FinTech - Choosing Ireland as a location for your business
Given London’s historic relationship with the global financial industry, it is no surprise that the city has become a popular destination for the Fintech industry. However, the UK’s decision to leave the EU has created an environment of uncertainty. The Financial Services Governance Risk and Compliance Technology Centre (GRCTC) found that the main drivers involved in choosing a location for FinTech are;
- Funding availability
- People/talent availability
- Regulatory environment
- Proximity to global players
2017 has seen a large increase in funding for the UK’s FinTech sector. Recent reports of £825million being invested since January 2017, a figure double the amount raised in the same period in 2016, would appear to signal that London is in a good position with regards to funding. Some have attributed this sharp increase in funding to the weakness of the British pound, while others have attributed it to the quality and strength of the FinTech industry in London. Regardless of the reasons, funding does not seem to currently be an issue for London’s FinTech industry.
CONCERNS FOR LONDON
- People/talent – The FinTech industry in the UK employs over 60,000 people. Its access to the EU’s labour market, a market rich in software developers, has been a major contributing factor to its success. Losing this access could spell disaster.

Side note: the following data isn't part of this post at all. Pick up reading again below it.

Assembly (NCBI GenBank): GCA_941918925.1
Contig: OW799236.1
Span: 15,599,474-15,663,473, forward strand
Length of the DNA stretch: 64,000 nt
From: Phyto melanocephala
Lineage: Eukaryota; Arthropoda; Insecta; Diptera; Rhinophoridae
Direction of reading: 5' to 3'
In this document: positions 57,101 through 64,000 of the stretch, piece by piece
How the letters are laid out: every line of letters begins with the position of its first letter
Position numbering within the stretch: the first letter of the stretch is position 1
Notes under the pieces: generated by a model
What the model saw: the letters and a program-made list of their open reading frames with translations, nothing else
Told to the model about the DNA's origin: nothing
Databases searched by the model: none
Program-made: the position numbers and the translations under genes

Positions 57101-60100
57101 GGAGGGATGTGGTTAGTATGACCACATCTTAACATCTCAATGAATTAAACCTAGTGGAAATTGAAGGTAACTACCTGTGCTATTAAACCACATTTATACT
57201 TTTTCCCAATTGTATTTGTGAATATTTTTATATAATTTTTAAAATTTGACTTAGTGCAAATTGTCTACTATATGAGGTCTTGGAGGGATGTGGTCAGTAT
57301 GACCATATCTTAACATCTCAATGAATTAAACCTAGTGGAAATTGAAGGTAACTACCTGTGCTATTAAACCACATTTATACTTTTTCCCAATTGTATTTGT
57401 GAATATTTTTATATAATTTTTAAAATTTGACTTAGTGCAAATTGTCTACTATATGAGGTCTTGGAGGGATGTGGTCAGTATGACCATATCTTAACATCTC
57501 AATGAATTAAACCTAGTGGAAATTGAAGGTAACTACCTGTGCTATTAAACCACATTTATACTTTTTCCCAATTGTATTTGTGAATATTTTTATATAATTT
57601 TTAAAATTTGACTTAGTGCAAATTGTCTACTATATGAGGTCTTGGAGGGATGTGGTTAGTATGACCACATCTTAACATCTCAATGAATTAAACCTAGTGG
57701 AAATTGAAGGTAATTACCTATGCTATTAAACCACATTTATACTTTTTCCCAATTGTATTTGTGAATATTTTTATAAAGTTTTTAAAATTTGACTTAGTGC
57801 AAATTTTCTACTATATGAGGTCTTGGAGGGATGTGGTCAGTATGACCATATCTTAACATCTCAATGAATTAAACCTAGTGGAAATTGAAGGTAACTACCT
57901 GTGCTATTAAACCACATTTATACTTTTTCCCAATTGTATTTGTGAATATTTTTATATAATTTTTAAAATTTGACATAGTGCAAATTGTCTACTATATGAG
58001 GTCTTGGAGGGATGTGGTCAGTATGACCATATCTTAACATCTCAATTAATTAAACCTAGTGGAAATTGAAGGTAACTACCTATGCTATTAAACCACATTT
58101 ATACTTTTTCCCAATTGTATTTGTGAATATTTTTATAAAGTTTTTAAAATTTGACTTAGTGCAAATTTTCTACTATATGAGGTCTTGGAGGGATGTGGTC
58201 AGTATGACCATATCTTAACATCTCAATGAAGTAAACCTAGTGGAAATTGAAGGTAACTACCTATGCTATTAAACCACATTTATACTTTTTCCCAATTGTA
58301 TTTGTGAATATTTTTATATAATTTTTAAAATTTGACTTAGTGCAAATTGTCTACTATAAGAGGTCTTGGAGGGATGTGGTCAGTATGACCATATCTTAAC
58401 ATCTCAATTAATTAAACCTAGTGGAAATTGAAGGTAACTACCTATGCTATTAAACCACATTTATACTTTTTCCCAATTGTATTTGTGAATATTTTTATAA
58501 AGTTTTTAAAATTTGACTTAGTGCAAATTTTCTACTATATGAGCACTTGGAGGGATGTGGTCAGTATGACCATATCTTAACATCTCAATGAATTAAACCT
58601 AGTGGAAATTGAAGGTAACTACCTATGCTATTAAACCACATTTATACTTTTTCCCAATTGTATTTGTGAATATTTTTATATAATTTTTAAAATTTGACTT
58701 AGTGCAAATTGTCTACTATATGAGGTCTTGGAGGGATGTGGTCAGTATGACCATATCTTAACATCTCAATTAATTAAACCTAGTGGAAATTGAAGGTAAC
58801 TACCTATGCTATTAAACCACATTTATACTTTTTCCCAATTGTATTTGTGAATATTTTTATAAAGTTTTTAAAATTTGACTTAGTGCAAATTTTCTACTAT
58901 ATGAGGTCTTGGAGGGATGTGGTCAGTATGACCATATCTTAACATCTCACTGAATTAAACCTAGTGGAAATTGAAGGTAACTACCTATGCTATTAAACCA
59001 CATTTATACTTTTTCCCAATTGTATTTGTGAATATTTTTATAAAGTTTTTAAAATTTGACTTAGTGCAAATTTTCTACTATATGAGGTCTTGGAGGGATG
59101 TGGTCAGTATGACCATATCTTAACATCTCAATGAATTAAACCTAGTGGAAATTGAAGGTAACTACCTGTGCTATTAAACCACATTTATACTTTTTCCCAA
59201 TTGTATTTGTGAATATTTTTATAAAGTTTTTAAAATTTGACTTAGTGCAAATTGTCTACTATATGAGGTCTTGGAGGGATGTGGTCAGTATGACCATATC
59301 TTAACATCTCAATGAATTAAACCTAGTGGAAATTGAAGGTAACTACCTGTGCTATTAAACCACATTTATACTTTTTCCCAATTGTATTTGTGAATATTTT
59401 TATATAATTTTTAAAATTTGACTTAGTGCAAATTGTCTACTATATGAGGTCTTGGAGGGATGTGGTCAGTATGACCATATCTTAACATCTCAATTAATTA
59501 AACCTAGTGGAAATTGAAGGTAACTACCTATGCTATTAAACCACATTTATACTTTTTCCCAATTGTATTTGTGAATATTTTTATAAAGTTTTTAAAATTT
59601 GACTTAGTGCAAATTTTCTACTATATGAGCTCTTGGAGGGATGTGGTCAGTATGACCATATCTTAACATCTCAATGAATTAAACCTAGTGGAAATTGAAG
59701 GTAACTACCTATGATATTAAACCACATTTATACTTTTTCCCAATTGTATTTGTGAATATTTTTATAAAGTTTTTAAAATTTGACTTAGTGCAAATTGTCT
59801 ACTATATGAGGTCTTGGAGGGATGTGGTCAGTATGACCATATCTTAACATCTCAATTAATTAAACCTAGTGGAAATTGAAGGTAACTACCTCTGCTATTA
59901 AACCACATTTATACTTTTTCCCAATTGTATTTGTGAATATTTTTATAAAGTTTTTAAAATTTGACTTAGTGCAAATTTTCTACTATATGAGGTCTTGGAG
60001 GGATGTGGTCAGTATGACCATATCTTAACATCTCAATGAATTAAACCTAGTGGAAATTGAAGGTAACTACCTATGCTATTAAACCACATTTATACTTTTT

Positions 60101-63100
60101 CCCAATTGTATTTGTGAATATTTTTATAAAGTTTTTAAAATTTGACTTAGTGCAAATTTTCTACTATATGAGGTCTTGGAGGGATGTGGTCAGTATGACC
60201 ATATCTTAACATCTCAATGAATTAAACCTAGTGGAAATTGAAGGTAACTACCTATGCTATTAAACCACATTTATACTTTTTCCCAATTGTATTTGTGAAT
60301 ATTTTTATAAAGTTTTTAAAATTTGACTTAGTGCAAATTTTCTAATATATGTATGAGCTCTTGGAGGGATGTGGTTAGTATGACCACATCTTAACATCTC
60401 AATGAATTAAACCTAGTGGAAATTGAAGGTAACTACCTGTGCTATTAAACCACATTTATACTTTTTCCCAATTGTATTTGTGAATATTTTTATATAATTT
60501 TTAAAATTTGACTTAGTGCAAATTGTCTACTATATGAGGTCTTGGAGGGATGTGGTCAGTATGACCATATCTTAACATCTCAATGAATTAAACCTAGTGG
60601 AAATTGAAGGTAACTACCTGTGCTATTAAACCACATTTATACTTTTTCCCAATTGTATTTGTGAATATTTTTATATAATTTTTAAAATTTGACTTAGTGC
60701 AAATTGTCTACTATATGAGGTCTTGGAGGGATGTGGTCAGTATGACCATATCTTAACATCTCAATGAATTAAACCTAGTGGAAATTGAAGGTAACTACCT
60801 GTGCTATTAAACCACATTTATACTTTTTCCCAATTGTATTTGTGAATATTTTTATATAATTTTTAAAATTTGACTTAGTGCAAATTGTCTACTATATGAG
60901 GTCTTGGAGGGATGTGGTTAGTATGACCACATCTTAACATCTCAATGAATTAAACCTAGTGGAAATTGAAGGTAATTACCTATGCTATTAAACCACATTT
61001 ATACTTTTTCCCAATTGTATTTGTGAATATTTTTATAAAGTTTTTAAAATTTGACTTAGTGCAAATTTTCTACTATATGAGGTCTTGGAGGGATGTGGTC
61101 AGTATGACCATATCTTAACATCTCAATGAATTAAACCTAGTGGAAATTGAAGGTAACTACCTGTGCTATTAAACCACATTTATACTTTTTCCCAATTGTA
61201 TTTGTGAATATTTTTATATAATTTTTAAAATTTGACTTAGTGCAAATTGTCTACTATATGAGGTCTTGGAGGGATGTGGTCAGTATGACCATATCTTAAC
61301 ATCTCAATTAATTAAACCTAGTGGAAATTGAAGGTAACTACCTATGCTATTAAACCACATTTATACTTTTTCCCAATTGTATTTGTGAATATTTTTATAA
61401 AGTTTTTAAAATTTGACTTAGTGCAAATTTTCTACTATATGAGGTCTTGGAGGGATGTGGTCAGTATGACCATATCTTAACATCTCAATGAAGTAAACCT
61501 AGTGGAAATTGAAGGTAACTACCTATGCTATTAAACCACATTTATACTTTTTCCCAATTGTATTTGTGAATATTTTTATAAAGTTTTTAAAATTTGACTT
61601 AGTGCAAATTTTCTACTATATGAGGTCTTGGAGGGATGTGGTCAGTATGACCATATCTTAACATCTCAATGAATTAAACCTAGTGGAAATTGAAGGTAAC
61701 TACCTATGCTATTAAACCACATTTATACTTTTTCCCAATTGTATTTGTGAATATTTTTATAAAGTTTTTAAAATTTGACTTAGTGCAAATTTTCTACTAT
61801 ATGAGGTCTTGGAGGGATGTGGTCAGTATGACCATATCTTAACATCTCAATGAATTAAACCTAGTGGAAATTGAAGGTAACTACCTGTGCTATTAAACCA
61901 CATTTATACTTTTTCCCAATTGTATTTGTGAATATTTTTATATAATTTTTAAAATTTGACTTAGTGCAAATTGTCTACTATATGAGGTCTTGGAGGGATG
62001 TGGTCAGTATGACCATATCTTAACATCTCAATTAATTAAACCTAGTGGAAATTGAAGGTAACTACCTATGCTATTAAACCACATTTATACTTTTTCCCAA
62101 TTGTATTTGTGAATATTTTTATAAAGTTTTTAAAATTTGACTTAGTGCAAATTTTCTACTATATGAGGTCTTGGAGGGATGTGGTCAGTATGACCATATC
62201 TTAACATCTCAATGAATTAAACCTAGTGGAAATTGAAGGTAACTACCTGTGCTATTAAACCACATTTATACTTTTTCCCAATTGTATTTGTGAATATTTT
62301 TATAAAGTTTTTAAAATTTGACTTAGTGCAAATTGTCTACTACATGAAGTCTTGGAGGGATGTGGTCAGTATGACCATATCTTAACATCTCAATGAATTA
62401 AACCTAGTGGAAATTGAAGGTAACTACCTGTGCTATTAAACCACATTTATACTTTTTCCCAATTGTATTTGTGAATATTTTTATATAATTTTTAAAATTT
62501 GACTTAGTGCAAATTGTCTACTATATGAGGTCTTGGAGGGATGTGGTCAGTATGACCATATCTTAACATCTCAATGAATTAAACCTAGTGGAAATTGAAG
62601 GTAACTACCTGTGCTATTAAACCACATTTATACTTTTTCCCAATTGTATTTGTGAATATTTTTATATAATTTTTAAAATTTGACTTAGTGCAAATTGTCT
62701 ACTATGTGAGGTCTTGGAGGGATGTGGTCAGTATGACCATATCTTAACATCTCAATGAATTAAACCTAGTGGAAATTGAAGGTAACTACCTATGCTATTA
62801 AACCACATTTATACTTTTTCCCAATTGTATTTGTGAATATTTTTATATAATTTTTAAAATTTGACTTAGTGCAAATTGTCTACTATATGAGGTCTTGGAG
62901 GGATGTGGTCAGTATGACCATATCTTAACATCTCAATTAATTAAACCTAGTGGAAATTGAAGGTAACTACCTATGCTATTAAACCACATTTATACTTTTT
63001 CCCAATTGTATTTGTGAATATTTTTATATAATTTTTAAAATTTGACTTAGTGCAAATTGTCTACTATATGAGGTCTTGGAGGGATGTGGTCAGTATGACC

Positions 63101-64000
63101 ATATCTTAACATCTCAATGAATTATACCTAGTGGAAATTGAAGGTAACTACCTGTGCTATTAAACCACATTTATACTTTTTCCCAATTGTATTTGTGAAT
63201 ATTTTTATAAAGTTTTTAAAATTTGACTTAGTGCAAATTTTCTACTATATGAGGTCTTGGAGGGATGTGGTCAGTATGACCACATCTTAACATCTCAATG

- Passporting – a process which allows a company registered in one EEA country to open in, or sell into, others without having to access additional authorisations. Whether or not this issue will be resolved overtime remains to be seen. In the meantime, it creates uncertainty for the companies in the FinTech sector, an uncertainty they can avoid by relocating their operations.
- GDPR – With the UK no longer involved in the new data protection regulations coming in to play in May 2018, data may be perceived as less secure in the UK than it is in EU member states.
OPPORTUNITIES FOR IRELAND
- Ireland has its own rich talent pool in term of employment. In addition, it has access to the EU’s labour market.
- Passporting is not an issue for companies based in Ireland.
- Data should be more secure in Ireland, than it is in non-EU member states, when the new GDPR regulations are implemented in May 2018.
Further evidence to suggest that Ireland is a good place to do business is highlighted by the fact that nine out of the top fourteen tech companies in the world have based their European headquarters in Ireland and the UK. How many will stay in the UK post-Brexit remains to be seen.
IDA Ireland CEO Martin Shanahan illustrates the benefits of doing business in Ireland.
With a number of FinTech companies having set up regional offices in Ireland this year, it looks like the industry will continue to grow. If you are looking to set up a company in Ireland, get in touch with us using the form below: